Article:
Posts Tagged ‘Bird Names’

I have been thinking and writing about changing the names of birds for a little while now. Particularly, I am talking about the birds that have been named after people. In fact, an article I wrote on this subject set off a series of interactions between me and a publisher that led me to withdraw my support and contributions to several magazines that I had been writing for for years. If you want to read about that story, it starts here.

I think that the names of birds that have been named after people should be changed for a few reasons. One is that these names ignore the names used by indigenous peoples for these birds. Another is that the people for whom birds are named represent very little diversity. And an additional reason is that the people who have had birds named after them include some distinctly shady characters (racists, frauds, etc.). Allow to elaborate.

Bachman's Sparrow Songs and Calls - Larkwire
Adult Bachman’s Sparrow

One reason why the current bird names are a problem is that the idea of a (generally) European individual coming across a bird, figuring it is a new species to the scientific world, and naming it according to that European’s preference ignores the indigenous recognition of that species. Indigenous peoples have recognized, and named, the birds around them for thousands of years, but these names have been largely ignored when establishing modern bird names. In the scientific community, there are general rules for naming species and one of those rules is that the name first applied to a species is the one that gets used. What this means is that if one person in England and one person in Germany (as representative examples) both separately identify and name the same species, the name that is officially adopted is the one used by whoever named it first. So using this standard, names applied earlier by indigenous peoples around the world should have priority over names applied later by European explorers. The fact that they have not been is a product of the very Eurocentric nature of the science and age of exploration in the 1700s and 1800s, and it should be changed. All peoples from around the world should be represented and included in the choosing of species names. No one group should have control of this process.

Another reason why current bird names are a problem is that most of the people who birds have been named after, and that are recognized today, have been straight white men. This is largely a product of the fact that most of the people doing the naming of birds that are recognized today have also been straight white men. If you look in a bird book today, you will see few-to-no birds named after women, few-to-no birds named after people of color, and few-to-no birds named after members of the LGBTQIA+ community. This is racist and sexist and should be changed. If people are going to be recognized with the honor of having a bird bear their name, there is no reason why those people should all come from a small and narrow subset of humanity. There have been many women, many people of color, and many members of the LGBTQIA+ community who have contributed to to our understanding of birds and who could be honored by naming a bird after them.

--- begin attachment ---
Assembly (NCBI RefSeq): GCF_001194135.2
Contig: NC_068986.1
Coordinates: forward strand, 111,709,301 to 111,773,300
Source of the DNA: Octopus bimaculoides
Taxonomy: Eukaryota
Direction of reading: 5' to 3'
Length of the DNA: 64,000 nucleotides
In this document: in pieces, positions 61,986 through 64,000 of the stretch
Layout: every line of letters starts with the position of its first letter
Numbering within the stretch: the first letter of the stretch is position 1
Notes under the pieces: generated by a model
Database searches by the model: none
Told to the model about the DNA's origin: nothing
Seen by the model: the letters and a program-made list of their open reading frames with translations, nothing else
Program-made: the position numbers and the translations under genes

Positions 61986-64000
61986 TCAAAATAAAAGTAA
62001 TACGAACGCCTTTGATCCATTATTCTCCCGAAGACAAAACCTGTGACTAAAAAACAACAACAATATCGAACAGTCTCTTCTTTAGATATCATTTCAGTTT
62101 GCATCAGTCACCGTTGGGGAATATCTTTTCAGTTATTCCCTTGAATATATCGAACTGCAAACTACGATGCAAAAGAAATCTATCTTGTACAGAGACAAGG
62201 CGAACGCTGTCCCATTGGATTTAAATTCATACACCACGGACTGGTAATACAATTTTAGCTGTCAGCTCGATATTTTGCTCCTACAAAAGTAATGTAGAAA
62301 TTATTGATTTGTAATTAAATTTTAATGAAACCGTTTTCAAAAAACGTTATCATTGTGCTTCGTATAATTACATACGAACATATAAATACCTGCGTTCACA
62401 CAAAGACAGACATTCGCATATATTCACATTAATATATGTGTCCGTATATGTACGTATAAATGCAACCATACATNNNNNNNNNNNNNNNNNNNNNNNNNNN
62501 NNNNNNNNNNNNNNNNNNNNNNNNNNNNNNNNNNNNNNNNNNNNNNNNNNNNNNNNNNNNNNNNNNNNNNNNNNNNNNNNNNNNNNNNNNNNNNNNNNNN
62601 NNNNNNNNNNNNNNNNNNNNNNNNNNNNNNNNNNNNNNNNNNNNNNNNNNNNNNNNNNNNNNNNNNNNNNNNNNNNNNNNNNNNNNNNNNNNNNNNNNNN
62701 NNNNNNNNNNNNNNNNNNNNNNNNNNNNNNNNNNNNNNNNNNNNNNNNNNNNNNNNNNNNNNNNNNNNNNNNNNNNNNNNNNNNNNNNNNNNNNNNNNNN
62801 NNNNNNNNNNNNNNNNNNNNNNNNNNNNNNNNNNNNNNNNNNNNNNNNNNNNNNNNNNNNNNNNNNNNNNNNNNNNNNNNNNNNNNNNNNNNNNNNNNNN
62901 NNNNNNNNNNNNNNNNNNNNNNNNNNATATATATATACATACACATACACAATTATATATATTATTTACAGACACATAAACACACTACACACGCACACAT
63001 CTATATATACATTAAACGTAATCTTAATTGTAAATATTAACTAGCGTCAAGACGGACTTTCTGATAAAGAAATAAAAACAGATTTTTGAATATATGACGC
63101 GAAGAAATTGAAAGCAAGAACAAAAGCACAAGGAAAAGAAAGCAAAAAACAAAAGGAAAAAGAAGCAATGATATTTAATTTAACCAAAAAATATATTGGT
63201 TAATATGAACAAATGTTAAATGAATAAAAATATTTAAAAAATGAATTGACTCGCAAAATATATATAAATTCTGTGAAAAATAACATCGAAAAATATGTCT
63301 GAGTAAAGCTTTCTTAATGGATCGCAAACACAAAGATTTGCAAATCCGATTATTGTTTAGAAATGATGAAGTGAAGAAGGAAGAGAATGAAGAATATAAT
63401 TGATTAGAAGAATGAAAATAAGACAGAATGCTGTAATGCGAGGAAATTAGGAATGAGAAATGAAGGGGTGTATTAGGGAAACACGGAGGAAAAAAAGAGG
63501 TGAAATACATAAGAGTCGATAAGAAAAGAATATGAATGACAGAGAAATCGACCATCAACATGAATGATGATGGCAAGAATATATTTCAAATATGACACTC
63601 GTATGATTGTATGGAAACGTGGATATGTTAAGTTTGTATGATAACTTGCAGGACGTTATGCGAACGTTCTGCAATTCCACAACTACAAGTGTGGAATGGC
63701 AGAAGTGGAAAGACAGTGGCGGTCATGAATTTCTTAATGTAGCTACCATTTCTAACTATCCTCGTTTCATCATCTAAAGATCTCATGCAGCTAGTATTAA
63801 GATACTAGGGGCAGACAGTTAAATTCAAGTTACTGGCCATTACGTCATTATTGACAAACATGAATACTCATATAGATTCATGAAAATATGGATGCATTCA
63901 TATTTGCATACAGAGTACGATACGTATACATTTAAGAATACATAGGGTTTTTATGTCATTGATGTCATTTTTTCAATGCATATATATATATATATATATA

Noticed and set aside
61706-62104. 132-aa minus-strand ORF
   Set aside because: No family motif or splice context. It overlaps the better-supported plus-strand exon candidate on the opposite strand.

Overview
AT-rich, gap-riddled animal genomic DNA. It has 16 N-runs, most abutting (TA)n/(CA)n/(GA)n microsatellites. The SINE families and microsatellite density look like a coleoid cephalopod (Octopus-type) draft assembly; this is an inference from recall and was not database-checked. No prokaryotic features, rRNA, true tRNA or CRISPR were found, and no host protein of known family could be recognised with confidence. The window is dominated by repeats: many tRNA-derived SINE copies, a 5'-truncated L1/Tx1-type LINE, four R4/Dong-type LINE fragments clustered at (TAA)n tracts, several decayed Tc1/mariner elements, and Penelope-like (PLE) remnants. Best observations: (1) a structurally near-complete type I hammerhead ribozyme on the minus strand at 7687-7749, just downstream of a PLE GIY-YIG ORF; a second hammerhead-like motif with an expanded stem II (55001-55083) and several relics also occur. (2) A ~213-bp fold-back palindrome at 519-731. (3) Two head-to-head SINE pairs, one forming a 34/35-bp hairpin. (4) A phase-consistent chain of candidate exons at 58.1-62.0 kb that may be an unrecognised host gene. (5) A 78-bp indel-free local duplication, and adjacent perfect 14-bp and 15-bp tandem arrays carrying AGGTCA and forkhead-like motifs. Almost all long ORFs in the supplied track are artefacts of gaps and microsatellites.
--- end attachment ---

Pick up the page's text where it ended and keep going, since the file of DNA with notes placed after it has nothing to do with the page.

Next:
Featured Birds: Baltimore and Bullock's Orioles
A male Bullock’s Oriole.

A third reason why current bird names are a problem is that some of the people whom birds have been named after don’t really deserve the honor. Some people were slave owners such as John Bachman (Bachman’s Sparrow) who also wrote of the inherent inferiority of black people. Some people were dramatically unpatriotic such as John Porter McCowan (McCowan’s Longspur) who was a confederate general who fought to destroy the United States of America. Some people desecrated the sacred sites of indigenous peoples such as John Kirk Townsend (Townsend’s Warbler and Townsend’s Solitaire) who dug up the graves of Native American men, women, and children and sent their heads to various collectors and pseudoscientists. And some people were con artists such as William Bullock (Bullock’s Oriole) who owned and curated a natural history museum that included specimens intentionally faked to attract publicity. These are people whom I do not think are worthy of being honored by having a bird named after them, but because they had money, friends, and connections we now frequently speak their names (I watched a lovely Bullock’s Oriole just a couple of days ago).

Some things are starting to change. For example, the name of the McCowan’s Longspur has been changed to the Thick-billed Longspur in light if the racist and unpatriotic actions of the confederate general. But far more needs to change in order to make the culture and community of birding as open and inclusive as it should be. A current movement is forming with the idea of changing the name of all birds that are named after people to names that are more descriptive of their natural history. This idea points out that the name Bendire’s Thrasher does not provide any useful information about the bird itself; however, Blue Grosbeak does provide some useful information (namely, that it is blue). Changing the names of all birds that are currently named after people also side-steps the problem of deciding who is and who is not worthy of having a bird named after them. Society’s morals are constantly changing, and so attempting to reinterpret past figures according to modern standards is, and will continue to be, difficult. Instead, we can make the names far more lasting and useful if we simply change the currently used names, and end the practice of naming species after people.

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